As a teacher in Tucson, I don’t often have the money to go out to eat. This usually works out to my advantage; I cook more at home, which not only saves cash but also makes me much less likely to break my diet. Once in a while, though, it’s nice to splurge, and what better reason than my boyfriend Ian’s birthday?
When I told him I would get him dinner wherever he wanted for his birthday, I expected to have a fancy meal in north Tucson. But Ian pleasantly surprised both my appetite and my pocketbook by choosing Zemam’s for his birthday feast!
Zemam’s is a tiny Ethiopian restaurant tucked in between Tucson and Country Club on Broadway. The building itself was probably a house at some point– inside, the restaurant is made up of tiny “rooms” without doors, and the walls are plastered with Ethiopian art. I love the homey feel of the interior. If you couldn’t tell, another perk is that it’s family owned and operated, so you get to eat delicious food and support a local business at the same time!
For those of you who are unfamiliar with Ethiopian cuisine, this is what it looks like:
It’s served family style on a large piece of injera, a soft spongy bread made from teff. There are no utensils here– the pile of injera is what you use to pick up the deliciously cooked piles of food on the plate. Since I knew we were going in advance, I requested injera made from 100% teff. It’s similar to the difference between whole wheat and white bread– you can see some of its spongey white counterpart in the upper right corner of the photo (Ian prefers it).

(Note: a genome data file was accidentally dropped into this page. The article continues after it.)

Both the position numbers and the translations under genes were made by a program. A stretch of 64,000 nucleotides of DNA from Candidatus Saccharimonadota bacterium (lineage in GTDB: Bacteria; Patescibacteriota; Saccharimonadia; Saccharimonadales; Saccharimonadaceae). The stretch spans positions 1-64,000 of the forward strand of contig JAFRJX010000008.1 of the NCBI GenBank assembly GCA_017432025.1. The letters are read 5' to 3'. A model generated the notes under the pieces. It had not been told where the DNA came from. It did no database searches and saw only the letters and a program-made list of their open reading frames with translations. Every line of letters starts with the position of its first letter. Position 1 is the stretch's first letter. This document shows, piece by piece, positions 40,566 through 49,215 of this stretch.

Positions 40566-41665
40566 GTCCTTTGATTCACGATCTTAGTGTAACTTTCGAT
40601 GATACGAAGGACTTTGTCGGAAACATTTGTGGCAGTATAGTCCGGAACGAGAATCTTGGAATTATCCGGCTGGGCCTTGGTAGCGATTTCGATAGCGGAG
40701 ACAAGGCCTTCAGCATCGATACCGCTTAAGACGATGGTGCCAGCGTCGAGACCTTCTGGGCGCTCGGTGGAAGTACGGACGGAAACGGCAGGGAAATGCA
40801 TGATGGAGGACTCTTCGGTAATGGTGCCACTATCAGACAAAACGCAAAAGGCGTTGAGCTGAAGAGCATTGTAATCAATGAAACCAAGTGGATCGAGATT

While Zemam’s is a vegetarian’s heaven, Ian and I ended up getting mostly meat. Starting with the obviously veggie bottom dish, the plate has: spinach wat with cottage cheese, doro berebere (a spicy chicken dish), yebeg wat (a spicy lamb dish), and doro wat (a mild chicken dish). The meat is tender and cooked to perfection, but the spinach is probably my favorite dish overall. I got the sampler platter, but Ian ordered just the lamb (which he lists on his top ten foods!), so you’ll notice the portion of it is huge. There are two vegetable freebie sides they throw in, one of which is a veggie medley and the other is some sort of bean or pea. Honestly, if you get it at Zemam’s, it’s going to taste good. As long as no one orders beef I just indiscriminately eat everything!
One thing to keep in mind about Zemam’s is that it’s BYOB. Since it was a special occasion, we brought along a bottle of red wine (that Ian mostly drank). I didn’t get Ethiopian tea this time, but I recommend it– and I normally hate tea!
By the time we were finished, I was STUFFED. We could probably both be full from one entrée, but where’s the fun in that? The whole feast (including a corking fee for the wine) only came to $30.00. But the best part?